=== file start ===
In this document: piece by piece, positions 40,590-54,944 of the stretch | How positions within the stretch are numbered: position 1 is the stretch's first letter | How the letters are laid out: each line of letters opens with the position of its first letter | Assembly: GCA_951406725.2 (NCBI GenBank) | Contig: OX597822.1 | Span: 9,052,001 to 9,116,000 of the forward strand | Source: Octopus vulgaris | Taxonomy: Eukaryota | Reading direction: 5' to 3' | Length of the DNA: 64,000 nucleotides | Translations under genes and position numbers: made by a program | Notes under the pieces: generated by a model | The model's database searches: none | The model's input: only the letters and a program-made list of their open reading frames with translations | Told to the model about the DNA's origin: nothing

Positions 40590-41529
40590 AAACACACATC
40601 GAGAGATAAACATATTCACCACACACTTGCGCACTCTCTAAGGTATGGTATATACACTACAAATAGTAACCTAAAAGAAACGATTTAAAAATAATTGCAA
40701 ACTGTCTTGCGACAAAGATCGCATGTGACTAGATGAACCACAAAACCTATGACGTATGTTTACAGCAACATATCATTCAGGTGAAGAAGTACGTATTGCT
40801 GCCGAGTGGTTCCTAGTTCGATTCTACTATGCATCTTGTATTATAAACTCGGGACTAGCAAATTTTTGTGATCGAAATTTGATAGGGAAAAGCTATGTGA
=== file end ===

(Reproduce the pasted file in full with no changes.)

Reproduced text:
In this document: piece by piece, positions 40,590-54,944 of the stretch | How positions within the stretch are numbered: position 1 is the stretch's first letter | How the letters are laid out: each line of letters opens with the position of its first letter | Assembly: GCA_951406725.2 (NCBI GenBank) | Contig: OX597822.1 | Span: 9,052,001 to 9,116,000 of the forward strand | Source: Octopus vulgaris | Taxonomy: Eukaryota | Reading direction: 5' to 3' | Length of the DNA: 64,000 nucleotides | Translations under genes and position numbers: made by a program | Notes under the pieces: generated by a model | The model's database searches: none | The model's input: only the letters and a program-made list of their open reading frames with translations | Told to the model about the DNA's origin: nothing

Positions 40590-41529
40590 AAACACACATC
40601 GAGAGATAAACATATTCACCACACACTTGCGCACTCTCTAAGGTATGGTATATACACTACAAATAGTAACCTAAAAGAAACGATTTAAAAATAATTGCAA
40701 ACTGTCTTGCGACAAAGATCGCATGTGACTAGATGAACCACAAAACCTATGACGTATGTTTACAGCAACATATCATTCAGGTGAAGAAGTACGTATTGCT
40801 GCCGAGTGGTTCCTAGTTCGATTCTACTATGCATCTTGTATTATAAACTCGGGACTAGCAAATTTTTGTGATCGAAATTTGATAGGGAAAAGCTATGTGA